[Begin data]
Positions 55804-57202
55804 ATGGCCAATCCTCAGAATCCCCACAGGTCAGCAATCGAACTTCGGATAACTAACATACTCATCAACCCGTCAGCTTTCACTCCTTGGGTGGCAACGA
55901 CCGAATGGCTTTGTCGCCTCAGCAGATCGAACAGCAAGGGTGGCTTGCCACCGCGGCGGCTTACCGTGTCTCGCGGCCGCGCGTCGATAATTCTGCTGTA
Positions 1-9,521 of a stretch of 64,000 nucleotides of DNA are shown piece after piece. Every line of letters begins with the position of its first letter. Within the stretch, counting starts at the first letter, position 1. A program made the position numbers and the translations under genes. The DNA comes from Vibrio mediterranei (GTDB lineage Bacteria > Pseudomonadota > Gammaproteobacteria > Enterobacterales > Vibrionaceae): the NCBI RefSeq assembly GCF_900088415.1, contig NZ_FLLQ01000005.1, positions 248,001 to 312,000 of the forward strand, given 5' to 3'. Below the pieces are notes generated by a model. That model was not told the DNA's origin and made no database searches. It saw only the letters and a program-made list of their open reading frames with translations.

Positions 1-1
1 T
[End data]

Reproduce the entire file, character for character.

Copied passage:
Positions 55804-57202
55804 ATGGCCAATCCTCAGAATCCCCACAGGTCAGCAATCGAACTTCGGATAACTAACATACTCATCAACCCGTCAGCTTTCACTCCTTGGGTGGCAACGA
55901 CCGAATGGCTTTGTCGCCTCAGCAGATCGAACAGCAAGGGTGGCTTGCCACCGCGGCGGCTTACCGTGTCTCGCGGCCGCGCGTCGATAATTCTGCTGTA
Positions 1-9,521 of a stretch of 64,000 nucleotides of DNA are shown piece after piece. Every line of letters begins with the position of its first letter. Within the stretch, counting starts at the first letter, position 1. A program made the position numbers and the translations under genes. The DNA comes from Vibrio mediterranei (GTDB lineage Bacteria > Pseudomonadota > Gammaproteobacteria > Enterobacterales > Vibrionaceae): the NCBI RefSeq assembly GCF_900088415.1, contig NZ_FLLQ01000005.1, positions 248,001 to 312,000 of the forward strand, given 5' to 3'. Below the pieces are notes generated by a model. That model was not told the DNA's origin and made no database searches. It saw only the letters and a program-made list of their open reading frames with translations.

Positions 1-1
1 T